Tag Archives: solitude

#269: A Letter of Gratitude to My Wife and Son (another prose poem)


Dear family,

I am about to begin my journey home. Almost everything is put away and the trailer is hitched up (I never did unhitch); all I have to do now is climb in and start up the engine. It was a good trip. Even though I was with my brother and his friends, I spent a lot of time by myself. I read some and I wrote some and I listened to music and I walked and I rode my bike. I took in the good Willamette Valley air under cover of giant oaks, just like ours, but older and over miles and miles. Last night it was so clear; the stars were lovely and David and I kept the fire going until 10 or so. I slept well and ate well and it was easy to be good. I have some Easter surprises for both of you that I hope you will like.

Just before I leave I am thinking about how grateful I am for both of you, and how thankful I am that you both were willing to (maybe even happy to) have me out of the house, let me do my thing, allow me this space to travel both outward and inward. I love you both. I am enriched beyond words having the two of you in my life, challenging me and growing me toward this hidden wholeness.

Yours,

Michael

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#188: On A Birthday Weekend Alone

 the-milky-way

“Why should I feel lonely? is not our planet in the Milky Way?”—Henry David Thoreau

My brother asked me
through a facebook comment,
are you spending the weekend alone?
And I wasn’t sure what the question
meant, whether or not it contained
a sub-text of surprise or dis-belief:
really, on your birthday, you want
to be alone? I could just be reading
that in, because my brother the pastor
must understand how the creative
work we do needs the quiet
of solitude to bring it forth; but
perhaps, for him, a quiet study is
enough without miles and mountains
between himself and the world.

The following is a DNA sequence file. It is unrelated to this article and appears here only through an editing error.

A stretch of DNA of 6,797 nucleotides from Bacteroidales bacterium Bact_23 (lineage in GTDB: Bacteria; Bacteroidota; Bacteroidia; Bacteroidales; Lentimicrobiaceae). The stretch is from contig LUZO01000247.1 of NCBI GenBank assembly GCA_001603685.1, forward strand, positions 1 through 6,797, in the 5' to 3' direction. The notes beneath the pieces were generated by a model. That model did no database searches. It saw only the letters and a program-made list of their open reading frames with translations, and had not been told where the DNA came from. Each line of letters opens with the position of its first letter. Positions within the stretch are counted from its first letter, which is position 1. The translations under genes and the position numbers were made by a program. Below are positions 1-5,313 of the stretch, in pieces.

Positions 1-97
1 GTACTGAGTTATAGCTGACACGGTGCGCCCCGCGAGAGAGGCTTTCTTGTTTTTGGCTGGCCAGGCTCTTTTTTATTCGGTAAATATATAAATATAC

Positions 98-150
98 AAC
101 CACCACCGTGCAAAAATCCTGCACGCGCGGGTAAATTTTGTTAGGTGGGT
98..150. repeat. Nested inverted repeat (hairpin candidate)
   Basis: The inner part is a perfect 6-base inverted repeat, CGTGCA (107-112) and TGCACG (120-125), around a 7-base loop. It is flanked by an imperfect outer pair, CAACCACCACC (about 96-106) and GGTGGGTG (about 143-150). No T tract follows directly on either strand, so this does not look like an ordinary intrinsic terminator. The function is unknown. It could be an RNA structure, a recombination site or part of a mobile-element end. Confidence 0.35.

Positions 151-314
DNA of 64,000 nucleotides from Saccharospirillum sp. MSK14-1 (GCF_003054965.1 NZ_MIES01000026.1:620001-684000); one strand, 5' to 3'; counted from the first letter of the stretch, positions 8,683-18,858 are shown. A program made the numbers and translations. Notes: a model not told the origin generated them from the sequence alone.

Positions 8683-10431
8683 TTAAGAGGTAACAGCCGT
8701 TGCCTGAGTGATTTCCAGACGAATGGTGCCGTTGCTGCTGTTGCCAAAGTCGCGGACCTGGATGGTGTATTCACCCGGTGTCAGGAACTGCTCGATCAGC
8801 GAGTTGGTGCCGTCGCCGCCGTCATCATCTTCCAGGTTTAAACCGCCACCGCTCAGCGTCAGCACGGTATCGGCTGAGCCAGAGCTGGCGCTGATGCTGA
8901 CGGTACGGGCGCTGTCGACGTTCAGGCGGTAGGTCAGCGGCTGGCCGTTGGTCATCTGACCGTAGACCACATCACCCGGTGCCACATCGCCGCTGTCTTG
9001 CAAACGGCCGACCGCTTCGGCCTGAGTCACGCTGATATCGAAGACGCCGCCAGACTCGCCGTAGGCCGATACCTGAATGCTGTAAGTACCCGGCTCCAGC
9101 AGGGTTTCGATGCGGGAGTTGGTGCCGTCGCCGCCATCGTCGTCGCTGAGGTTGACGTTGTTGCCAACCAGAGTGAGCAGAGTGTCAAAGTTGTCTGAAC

I tend to require the miles and the
mountains. Mountains aren’t
necessary, but miles, yes. It helps
to have distance, to have a space,
a space that is unfamiliar
and possibly even beautiful. Here,
after a weekend of heavy rain,
on the morning of my departure,
finally the sun peaks through,
beckons me outside before it’s time
to pack up and leave this place
after a birthday weekend alone,
not lonely, on a planet in the Milky Way.

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#186: On Writing Retreat

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On Writing Retreat,
December 5, 2015, L. L. Stub Stewart State Park, Buxton, Oregon

It’s raining so hard here,
it would be unthinkable
to go outside for a walk.
So I am stuck in this cabin
without internet access
and there’s only a few
things to do: listen to
music, meditate, read,
eat, or, the thing that I
have come here intentionally
to do, write. I am writing.
I will break now and then
to listen, breathe, read
from the one book I brought,
Labyrinths by Borges,
grab a bite to eat, and at
night, I will drink some
wine and write straight
through until I can’t do it
anymore. There’s no one
to talk to. My neighbors
in other cabins stick to
themselves and I rarely
see them. I am happy to
be able to stand myself,
to be in my own company
and not feel bereft or alone.
That’s a good sign, I think.
And on retreat I find
the necessary and absolute
lack of distraction and
freedom from responsibility
to be the crucial
ingredients that make it
possible for me to really
come to the page, to be
present with language
and thought in a way I can
never be or rarely be
in the routine of the
day to day. So here,
on a cliff that looks out
on to the mountain range
that separates the Willamette
Valley from the Oregon Coast,
in Buxton (a town in my
own state I never knew existed),
half way between Banks and
Vernonia, I forget about the
difficulty of getting here, and
I write about work,
I look into my new novel,
plan a course of reentry after
a months-long absence,
and I write this poem
in praise of solitude, in
thankfulness to my beloved
who made it possible,
and in wonder at having
another 24 new hours
to myself .

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A Single Dispatch from Writer’s Camp 2015

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It’s quiet on campus.  Everyone has gone home.  It’s just me and Mark, the dorm all to ourselves.  He’s here still because he can’t travel on the Sabbath.  I’m here to simply take a few deep breaths, to take advantage of some solitude before heading home. I went down to the cafeteria tonight for dinner, and where there were swarms of people from all places and ages buzzing around in that huge room over the last six days, tonight I dined alone in virtual silence, maybe a half a dozen other individuals scattered throughout the dining room.  Only two choices tonight: salad bar and mac ‘n’ cheese. I chose both. I went for a walk after dinner through this lovely campus, ghost-town quiet.  I couldn’t visit the reflection pool one more time because the only action anywhere on campus, a wedding, had reserved for private use the entire lower gardens. I skulked my way back to the dorm where the last two writer’s camp campers are all alone in a five story dormitory.